The happiest song that doesn’t need a word
The instrumental tracks didn’t become major hits, but Allman Brothers’ “Jessica” did. The seven-minute instrumental melody was released in 1973 as the second single from the rock band’s album, Brothers and Sisters. It was released after the very successful “Ramblin ‘Man”.
The song reached No.65 on the Billboard Hot 100, but it peaked the best in Billboard’s Easy Listening chart, reaching No.29. Although it had little success in the charts, it was. ‘one of the Allman Brothers songs that has remained as the classic rock radio staple and a favorite. to many fans. A Wall Street Journal article even considered the song “a true national heritage.”
By the mid-1970s, more and more radio listeners in London, England, became even more familiar with “Jessica” as the opening theme of the BBC car program. Top speed. The song has also been featured in various movies and TV shows such as The Simpsons, My Name Is Earl, and more.
More than two decades later, a live recording of “Jessica” at An Evening with the Allman Brothers Band: 2nd Set in 1995 received a Grammy Award for best rock instrumental performance.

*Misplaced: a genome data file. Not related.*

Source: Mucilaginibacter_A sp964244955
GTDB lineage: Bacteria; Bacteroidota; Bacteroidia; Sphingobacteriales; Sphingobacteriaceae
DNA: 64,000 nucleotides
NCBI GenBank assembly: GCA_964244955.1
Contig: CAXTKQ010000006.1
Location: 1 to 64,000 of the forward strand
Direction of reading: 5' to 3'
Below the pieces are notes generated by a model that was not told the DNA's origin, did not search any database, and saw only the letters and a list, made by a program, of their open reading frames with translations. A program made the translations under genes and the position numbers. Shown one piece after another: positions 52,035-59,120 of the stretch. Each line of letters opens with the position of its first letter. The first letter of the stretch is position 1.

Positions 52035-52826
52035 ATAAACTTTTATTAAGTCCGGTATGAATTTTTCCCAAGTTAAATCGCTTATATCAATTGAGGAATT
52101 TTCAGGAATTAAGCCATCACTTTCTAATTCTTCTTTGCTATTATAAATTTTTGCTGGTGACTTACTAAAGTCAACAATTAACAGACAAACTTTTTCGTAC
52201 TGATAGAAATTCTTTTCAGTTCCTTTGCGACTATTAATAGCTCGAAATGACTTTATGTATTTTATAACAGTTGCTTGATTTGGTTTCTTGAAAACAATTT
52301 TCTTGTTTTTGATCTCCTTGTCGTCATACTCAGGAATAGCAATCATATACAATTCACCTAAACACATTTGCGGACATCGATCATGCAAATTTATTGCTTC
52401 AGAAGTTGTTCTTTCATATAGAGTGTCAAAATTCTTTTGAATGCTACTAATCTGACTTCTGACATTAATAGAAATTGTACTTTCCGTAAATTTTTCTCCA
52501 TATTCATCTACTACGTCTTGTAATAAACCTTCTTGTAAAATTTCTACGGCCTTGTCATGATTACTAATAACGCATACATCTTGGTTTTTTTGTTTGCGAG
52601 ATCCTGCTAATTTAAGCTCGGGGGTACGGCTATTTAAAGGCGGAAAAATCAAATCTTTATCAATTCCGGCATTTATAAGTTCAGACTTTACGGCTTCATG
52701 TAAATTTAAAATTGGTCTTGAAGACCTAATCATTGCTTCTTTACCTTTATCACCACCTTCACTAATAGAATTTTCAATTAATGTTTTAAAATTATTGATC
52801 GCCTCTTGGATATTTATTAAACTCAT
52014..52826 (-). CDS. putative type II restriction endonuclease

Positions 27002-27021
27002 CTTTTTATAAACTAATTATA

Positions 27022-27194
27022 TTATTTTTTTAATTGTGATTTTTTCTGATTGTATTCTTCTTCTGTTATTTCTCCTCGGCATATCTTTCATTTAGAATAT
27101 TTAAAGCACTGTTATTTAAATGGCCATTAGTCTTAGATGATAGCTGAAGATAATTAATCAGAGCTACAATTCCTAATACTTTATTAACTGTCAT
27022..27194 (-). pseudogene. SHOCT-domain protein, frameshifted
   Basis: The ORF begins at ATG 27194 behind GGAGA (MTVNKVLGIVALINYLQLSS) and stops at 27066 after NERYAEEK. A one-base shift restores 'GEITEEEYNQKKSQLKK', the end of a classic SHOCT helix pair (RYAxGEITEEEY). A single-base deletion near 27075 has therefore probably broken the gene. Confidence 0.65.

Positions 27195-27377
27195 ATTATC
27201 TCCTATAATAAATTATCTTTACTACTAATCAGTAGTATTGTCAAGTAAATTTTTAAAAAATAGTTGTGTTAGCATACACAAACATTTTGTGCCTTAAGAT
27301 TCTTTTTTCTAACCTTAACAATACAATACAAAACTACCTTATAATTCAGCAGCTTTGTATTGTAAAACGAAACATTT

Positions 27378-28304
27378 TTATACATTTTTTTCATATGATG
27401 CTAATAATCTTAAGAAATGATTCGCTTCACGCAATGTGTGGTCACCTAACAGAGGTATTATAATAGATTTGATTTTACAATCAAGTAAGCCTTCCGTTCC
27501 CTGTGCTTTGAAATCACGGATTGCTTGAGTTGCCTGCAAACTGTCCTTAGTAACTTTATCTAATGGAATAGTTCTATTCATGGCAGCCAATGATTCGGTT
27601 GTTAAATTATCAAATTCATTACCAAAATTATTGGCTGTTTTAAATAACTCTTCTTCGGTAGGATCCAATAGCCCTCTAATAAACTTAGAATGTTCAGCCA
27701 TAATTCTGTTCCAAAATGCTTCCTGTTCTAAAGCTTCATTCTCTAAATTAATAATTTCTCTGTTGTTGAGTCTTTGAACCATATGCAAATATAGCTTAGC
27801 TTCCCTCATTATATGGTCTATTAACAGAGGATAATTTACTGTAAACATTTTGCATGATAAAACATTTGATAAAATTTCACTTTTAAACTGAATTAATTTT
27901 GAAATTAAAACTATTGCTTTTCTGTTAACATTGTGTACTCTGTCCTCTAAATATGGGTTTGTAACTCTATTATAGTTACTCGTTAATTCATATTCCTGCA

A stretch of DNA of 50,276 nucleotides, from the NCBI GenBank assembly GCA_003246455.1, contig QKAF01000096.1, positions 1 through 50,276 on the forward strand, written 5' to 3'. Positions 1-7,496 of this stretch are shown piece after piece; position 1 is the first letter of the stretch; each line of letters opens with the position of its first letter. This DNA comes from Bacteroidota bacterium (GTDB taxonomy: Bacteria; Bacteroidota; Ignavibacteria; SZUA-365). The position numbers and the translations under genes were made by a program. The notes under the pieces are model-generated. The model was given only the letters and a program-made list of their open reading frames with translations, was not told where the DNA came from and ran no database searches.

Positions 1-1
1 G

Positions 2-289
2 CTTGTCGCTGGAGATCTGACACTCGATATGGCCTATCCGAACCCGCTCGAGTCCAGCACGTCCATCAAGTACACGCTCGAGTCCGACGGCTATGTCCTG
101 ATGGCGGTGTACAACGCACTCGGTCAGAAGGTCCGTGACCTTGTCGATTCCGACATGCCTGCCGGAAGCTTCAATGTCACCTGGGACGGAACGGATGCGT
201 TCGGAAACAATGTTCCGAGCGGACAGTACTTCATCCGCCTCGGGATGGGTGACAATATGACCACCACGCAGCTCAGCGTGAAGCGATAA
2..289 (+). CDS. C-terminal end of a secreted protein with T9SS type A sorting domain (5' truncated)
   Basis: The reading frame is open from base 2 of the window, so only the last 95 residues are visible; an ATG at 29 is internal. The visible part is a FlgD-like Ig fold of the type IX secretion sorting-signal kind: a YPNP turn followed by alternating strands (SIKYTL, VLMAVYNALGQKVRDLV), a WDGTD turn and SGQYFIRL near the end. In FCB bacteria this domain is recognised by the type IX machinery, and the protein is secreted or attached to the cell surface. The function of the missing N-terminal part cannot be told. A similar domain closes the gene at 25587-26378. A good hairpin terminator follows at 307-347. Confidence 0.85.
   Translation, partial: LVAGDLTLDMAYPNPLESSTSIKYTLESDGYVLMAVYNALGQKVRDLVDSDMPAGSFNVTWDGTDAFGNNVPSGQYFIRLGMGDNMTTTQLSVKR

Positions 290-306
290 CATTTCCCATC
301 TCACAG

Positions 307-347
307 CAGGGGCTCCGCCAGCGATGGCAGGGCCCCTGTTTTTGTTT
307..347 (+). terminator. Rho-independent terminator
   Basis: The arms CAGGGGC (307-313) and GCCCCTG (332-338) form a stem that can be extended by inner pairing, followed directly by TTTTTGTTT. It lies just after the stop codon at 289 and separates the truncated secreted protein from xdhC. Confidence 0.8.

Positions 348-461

Story behind the song
Written by guitarist Dickey Betts, “Jessica” was designed to be played with just two left fingers in honor of jazz guitar legend Django Reinhardt. Reinhardt’s left hand was badly burned, so he focused on using his left index and middle fingers.
Betts wrote most of the song at a farm in Juliet, Georgia owned by the group. However, while he already had the main melody, Betts revealed that he was starting to get frustrated with the direction it was moving. Luckily, her baby girl – whose name is Jessica – crawled into the room and started bouncing to the music. Betts then tried to musically capture how she reacted to the melody and beat of the song and, of course, gave it her name.
You can listen to Allman Brothers’ “Jessica” by watching the video below.